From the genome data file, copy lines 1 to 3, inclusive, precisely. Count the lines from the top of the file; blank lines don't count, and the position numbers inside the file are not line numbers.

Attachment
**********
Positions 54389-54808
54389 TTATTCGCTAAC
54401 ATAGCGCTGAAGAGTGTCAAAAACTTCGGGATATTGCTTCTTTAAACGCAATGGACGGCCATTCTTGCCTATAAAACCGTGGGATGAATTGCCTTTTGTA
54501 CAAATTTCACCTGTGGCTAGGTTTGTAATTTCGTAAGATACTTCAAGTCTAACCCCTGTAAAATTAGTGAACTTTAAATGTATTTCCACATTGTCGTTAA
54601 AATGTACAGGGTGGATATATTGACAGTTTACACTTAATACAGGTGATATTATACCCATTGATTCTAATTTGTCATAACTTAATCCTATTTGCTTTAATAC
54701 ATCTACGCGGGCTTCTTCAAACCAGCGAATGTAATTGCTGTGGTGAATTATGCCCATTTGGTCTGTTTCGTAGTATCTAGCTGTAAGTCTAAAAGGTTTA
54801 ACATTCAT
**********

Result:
Positions 54389-54808
54389 TTATTCGCTAAC
54401 ATAGCGCTGAAGAGTGTCAAAAACTTCGGGATATTGCTTCTTTAAACGCAATGGACGGCCATTCTTGCCTATAAAACCGTGGGATGAATTGCCTTTTGTA